The first figure that I can recall ever owning was a solid rubber Hulk Hogan figure from LJN. (Yes, I was a wrestling fan. No, I will not apologize.)
The first "non-lame" figures that I remember having were from a long forgotten line of toys called Sectaurs. These didn't sell very well, despite their very badass nature. They were figures that rode on giant insects. The insects themselves were actually a hybrid of a ridable animal figure and a hand puppet. You would put your hand into a modified glove under the giant bug to control the legs and an additional motion like flapping wings or grasping pincers.
Growing up, I was always obsessed with figures in general. I wasn't so much loyal to a particular line of toys. I was addicted to having a toy representative of anything that I was into. Some of my favorites growing up included: He-Man (obvious for anyone of my generation), Teenage Mutant Ninja Turtles (likewise), Robocop (which was half figure/half capgun) and the amazing ED-209 (one of my prized possessions until it broke), and Chuck Norris (I even had his Karate Korvette with the blades that would slash out from both sides of the car knocking over any nemesis of the Karate Kommandos)
This was never something that I outgrew. I was still picking up Star Wars figures (like Body-Builder Darth Vader or Downs Syndrome Luke Skywalker) and Marvel Comics figures well after high school and beyond. I had long since stopped playing with them, effectively making them actionless figures or articulated statues. My toys now collected dust while they were meticulously arranged on dressers and shelves. Not played with so much as lovingly displayed.
In my early twenties, my girlfriend at the time was very supportive, though slightly freaked out at my collection. The spare bedroom in our apartment was the ultimate shrine to my geek nature. It's where we kept my Super Nintendo, my Lone Wolf and Cub graphic novels, a futon with Batman sheets and comforter, and shelves loaded with my toys. She was happy to keep all of my figures safely locked away in a room that she seldom visited. She would often tell people how creepy it was to walk in there and feel all of those eyes watching her. Understandable as most of them were far from cute. I was all about McFarlane toys, specifically the Movie Maniacs line.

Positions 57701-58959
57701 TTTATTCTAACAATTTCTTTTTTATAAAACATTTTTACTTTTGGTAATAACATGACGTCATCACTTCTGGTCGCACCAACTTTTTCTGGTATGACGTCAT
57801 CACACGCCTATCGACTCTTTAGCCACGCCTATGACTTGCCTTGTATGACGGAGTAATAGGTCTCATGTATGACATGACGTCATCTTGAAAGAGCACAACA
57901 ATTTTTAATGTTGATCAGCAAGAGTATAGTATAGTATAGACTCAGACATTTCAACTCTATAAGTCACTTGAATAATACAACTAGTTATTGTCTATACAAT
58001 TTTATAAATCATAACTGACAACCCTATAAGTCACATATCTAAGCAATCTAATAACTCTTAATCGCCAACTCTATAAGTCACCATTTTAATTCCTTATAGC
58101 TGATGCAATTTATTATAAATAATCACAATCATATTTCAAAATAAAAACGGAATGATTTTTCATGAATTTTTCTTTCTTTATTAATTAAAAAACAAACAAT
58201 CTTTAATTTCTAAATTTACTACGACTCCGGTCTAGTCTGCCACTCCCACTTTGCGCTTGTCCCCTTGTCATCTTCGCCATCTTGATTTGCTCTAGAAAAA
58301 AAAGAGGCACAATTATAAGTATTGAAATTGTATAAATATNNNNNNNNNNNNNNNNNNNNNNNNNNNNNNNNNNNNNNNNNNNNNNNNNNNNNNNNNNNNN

It's always been a rule for me that if I own a toy, it nearly always must come out of its packaging. The only real exception is the rare occasions where I'll buy a 2nd figure just to keep in its box. Even then, it's not because I care about it's mint value. It's more about how cool it looks in its blister pack. I'll always be an enthusiast and not a real collector. To me, a figure in packaging isn't serving out the ultimate purpose for which it was designed.
The great thing about figures is that they're a tangible version of my obsessions. It's a way of interacting with an idea. A figure takes what was once only a drawing or a photograph of a person or even just words on a page and makes it physically real. Being able to view it from any angle, and even to reach out and touch it, makes these fictional characters and their worlds seem that much closer to reality. They are physically existing in my world, which makes it that much easier to imagine existing in theirs.
Most of my toys are packed up in boxes these days, patiently waiting for the day when I finally have a house large enough to put them all in. That wait is close to an end. In the meantime, I continue to add to my collection when something particularly awesome strikes my fancy. I've been buying toys all of my life. It's something that I think that I'm good at, and I certainly don't see any reason to stop. It's not something that I feel I will ever outgrow, nor is it something that I would ever want to.
All of the pictures in this blog were photographed by Thomas Ruffo. Super special thanks go out to him for taking my ideas and fantastically painting them with light.
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